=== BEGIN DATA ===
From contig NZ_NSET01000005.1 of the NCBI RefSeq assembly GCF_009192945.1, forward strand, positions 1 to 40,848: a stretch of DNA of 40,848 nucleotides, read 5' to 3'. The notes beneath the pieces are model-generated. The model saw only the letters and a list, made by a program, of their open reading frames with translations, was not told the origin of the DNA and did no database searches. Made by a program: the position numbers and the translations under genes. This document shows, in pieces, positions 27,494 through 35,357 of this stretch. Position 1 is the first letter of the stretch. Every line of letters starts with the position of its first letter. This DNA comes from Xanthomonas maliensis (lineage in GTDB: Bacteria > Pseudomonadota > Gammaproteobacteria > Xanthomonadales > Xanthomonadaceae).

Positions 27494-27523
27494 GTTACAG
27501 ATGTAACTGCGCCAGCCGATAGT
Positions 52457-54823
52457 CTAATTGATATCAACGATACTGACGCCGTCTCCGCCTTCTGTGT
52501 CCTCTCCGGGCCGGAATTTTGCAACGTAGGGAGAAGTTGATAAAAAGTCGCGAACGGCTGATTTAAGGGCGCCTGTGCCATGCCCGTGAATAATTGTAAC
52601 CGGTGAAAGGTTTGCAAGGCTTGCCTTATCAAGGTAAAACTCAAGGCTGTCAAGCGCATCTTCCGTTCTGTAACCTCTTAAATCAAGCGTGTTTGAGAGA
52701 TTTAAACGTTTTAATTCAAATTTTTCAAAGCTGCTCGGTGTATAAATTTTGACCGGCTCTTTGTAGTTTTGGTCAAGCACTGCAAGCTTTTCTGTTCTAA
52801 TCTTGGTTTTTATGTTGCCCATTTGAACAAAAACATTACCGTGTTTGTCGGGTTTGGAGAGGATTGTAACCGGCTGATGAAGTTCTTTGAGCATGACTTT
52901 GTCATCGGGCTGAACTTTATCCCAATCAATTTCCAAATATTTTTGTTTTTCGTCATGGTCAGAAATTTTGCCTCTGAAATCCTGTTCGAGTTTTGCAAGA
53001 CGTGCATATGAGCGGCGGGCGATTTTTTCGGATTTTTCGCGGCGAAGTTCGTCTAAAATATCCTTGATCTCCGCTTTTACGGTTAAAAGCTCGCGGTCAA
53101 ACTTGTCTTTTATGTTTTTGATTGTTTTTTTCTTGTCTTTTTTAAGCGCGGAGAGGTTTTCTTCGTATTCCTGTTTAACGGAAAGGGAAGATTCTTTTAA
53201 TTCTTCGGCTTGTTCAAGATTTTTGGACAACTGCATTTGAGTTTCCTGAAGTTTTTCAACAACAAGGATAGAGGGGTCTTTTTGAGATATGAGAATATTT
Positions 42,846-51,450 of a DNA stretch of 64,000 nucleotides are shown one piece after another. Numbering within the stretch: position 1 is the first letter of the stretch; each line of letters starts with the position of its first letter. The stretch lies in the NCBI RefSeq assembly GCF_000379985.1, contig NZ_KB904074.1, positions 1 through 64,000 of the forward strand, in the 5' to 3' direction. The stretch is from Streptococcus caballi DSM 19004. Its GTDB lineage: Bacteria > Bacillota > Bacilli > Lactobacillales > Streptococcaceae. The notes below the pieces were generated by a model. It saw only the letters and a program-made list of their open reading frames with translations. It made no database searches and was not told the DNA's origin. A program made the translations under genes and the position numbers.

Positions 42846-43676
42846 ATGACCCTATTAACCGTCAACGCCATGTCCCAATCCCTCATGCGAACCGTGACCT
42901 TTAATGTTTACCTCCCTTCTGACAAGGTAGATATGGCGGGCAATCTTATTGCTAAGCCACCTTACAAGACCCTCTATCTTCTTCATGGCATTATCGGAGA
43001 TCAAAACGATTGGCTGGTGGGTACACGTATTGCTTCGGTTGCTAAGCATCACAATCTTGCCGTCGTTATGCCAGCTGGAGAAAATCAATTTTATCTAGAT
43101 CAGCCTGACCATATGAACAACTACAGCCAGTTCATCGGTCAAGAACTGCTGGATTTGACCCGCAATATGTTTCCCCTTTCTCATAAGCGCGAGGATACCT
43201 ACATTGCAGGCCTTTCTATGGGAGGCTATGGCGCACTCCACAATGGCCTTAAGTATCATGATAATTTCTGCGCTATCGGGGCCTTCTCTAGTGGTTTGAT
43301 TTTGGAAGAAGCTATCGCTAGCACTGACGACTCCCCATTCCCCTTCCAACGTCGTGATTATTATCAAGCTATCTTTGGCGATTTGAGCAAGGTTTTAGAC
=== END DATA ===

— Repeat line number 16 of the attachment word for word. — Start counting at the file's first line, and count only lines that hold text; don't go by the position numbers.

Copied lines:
Positions 42846-43676